Preached In Westminster Chapel, London
Stand in awe, and sin not: commune with your own heart upon your bed, and be still. (Psalm 4:4)
Who shall ascend into the hill of the Lord? Or who shall stand in His holy place? He that hath clean hands and a pure heart; who hath not lifted up his soul unto vanity, nor sword deceitfully. (Psalm 24: 3-4)
It is a great sight to see a multitude of human faces around you; but the whole thing I would rather forget. Even when I stand before an assembly to speak, I would much rather forget the gathering and meet the individuals gathered. I prefer speaking to the single heart and soul of an individual; I have no ambition to move the masses.
The true power of life lies in the one soul. The whole gathered mass is but a heap of human sand except in proportion to what is awakened in the hearts of individuals. There is no religion, no praise, no worship, but of the individual. And then in proportion as the individual worships, there is something that rises from all the hearts and combines them into one before the face of their Father in heaven. But if the individuals do not know God, no gathering of multitudes brings them any nearer to the throne.
You see, my text is just what must be said to every single, solitary person. It addresses you in the most solitary, silent time — when your day’s work is done and you are going to sleep.
In all the tumultuous going on of life, in all our eager pursuit, whether for pleasure or wealth or bare livelihood, we do not take much time to think seriously about God. But I tell you that if we make an end of anything else than the kingdom of God, we are of those who “lift up their souls unto vanity” and “who swear deceitfully.”
The tumult of the day goes by, the pleasures of the evening pass, the last meal is taken, the good night is said. As if we were preparing for our grave we lay aside our work clothes and we lay ourselves out straight on our beds. There we lie, and God spreads the curtain of darkness around us, so that He may shut Himself in with His child.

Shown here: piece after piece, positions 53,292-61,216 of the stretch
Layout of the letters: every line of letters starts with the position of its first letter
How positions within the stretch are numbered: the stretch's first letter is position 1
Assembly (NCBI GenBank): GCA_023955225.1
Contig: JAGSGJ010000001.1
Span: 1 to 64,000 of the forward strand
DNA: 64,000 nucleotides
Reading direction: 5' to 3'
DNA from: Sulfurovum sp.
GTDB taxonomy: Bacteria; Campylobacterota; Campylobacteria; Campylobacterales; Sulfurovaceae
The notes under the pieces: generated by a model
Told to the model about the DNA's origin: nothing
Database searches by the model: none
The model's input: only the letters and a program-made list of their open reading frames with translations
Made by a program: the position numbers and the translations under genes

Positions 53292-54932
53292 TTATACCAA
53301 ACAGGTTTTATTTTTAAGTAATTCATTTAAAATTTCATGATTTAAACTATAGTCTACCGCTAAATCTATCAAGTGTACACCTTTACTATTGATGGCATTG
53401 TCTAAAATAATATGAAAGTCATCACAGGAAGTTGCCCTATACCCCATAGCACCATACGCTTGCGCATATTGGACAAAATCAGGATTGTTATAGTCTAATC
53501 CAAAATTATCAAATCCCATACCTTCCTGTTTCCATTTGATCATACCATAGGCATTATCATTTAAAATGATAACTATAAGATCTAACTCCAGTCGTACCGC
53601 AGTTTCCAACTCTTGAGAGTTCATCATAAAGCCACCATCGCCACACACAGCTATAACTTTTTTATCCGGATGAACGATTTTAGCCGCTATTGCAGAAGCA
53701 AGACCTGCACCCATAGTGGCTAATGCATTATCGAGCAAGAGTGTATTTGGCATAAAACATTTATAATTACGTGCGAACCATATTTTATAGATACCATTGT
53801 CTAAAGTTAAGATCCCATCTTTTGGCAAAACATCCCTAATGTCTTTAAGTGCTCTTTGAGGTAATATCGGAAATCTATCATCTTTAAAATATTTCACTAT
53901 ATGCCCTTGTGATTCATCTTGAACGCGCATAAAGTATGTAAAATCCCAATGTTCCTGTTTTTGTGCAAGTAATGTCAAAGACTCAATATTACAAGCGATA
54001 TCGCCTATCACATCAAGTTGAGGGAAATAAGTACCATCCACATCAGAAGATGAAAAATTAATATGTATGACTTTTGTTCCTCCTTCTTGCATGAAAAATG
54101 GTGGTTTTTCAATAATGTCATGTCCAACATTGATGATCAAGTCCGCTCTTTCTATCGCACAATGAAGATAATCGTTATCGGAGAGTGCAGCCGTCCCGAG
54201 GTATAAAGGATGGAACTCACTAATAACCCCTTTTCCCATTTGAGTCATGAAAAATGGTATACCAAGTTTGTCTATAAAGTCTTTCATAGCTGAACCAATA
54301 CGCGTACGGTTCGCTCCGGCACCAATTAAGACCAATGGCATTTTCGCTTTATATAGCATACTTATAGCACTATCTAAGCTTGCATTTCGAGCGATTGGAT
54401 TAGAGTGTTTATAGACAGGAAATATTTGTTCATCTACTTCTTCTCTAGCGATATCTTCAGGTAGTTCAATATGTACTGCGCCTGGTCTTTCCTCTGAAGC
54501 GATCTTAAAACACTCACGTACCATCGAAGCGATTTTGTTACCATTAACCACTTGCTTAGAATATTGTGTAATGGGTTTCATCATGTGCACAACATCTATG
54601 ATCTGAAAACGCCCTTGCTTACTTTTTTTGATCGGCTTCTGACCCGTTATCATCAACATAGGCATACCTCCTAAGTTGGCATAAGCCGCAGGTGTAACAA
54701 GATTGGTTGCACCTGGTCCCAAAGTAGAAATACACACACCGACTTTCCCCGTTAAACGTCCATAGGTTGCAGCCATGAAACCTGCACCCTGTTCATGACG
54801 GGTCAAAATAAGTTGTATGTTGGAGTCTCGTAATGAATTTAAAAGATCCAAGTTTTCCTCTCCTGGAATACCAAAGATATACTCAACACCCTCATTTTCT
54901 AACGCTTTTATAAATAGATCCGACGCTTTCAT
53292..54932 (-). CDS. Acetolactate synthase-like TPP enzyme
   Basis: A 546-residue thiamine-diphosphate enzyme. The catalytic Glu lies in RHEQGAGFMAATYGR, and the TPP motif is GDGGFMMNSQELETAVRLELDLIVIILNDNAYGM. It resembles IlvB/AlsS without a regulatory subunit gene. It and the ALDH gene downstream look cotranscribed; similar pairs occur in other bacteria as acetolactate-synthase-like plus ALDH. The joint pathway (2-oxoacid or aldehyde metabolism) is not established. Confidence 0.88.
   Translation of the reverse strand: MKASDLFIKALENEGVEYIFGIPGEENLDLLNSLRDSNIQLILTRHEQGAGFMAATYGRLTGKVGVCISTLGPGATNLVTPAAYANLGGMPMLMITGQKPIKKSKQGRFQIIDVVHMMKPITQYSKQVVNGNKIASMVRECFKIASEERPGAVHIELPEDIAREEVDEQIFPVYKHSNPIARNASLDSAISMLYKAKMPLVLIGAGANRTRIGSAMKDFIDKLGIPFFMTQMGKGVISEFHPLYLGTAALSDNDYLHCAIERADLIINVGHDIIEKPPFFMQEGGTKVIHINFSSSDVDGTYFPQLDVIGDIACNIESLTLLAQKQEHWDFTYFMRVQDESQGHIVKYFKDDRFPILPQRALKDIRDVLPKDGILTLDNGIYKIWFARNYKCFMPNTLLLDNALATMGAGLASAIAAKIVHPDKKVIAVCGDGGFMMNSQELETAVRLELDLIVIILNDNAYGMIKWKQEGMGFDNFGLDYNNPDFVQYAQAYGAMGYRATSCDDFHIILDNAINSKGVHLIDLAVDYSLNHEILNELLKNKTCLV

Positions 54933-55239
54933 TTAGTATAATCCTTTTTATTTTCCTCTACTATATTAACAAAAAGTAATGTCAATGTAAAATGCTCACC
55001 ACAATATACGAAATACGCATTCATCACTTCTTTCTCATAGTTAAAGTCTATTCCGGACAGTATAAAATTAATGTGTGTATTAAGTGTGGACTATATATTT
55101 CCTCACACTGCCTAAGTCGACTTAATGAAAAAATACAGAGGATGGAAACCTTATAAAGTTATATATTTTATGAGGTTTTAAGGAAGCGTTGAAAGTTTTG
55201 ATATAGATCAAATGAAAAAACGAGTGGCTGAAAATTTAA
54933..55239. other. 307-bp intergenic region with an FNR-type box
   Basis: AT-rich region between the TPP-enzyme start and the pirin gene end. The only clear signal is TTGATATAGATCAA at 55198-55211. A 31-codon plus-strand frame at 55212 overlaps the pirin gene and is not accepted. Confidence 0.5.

It is God and His child then, or else God is left aside, shut out from His own child, and you are with something else than God.
Now the Psalmist David knew all about the storms of the world. For a man learns quite as much in going about the wilderness and fighting for his life as he does sitting behind a desk in a modern office. And when you have to protect yourself on all sides and carry out your schemes in the face of multitudes of enemies, you learn to know a great deal about man. And David, calm and solemn, would have understood us, perhaps better than we know ourselves. The word he would say to us, and I cannot think of a better word for us, is this: “Commune with your own heart upon your bed, and be still.”
Silence in the Soul
Still! It is not bodily stillness alone. Little as we think of it, God has us in His hands far more than any mother has her little child of a week old. You cannot help going to sleep; He makes you. You do not know what sleep is, with all the philosophy you can bring to bear upon it; you, so busy all the day, when asleep are still, like death, and anybody might kill you. There you lie, passive, helpless, but not forgotten. If it were not for this sleep — that is, the bodily silence — we should all go mad. You know that sleeplessness is the first step to madness. If there never be a silence in the soul, and a man goes on always with his own thoughts and schemes and endeavors, it brings about a moral and spiritual madness. That is tenfold worse than mere madness of the brain, when a man judges everything by false ways, puts a wrong value upon everything, thinks little of great things and much of little things — that is a common way with all of us more or less, only, thank God, with some of us it is growing less.
There comes a silence every now and then; and God makes it just to put a stop to this kind of thing, and give Himself a chance of speaking. Do you not believe, or can you believe, that there is all about us, and in us, an infinite thought; that the atmosphere in which we live and breathe, as the fishes live and breathe in the sea, is thought, and that thought is the thought of One, and that One is the thought whence we came — that is the thinking God, thinking always? God’s thoughts are power; they are like our thoughts, with this difference: They are self-made and ours are received from Him. You cannot tell a moment before it comes what thought you are going to think. You cannot think at all in a certain sense; your thoughts are only the shadows of God’s thoughts; God is the living, original thought, and this is the atmosphere in which we poor little human creatures live. Poor do I say? To live in such an atmosphere, to live by it and to breathe it, and be unable to exist without it, and yet do I say we are poor? Ah! poor if we do not know it. Ah! poor indeed if we value it as little and think about it as little as the fishes that swim in the sea.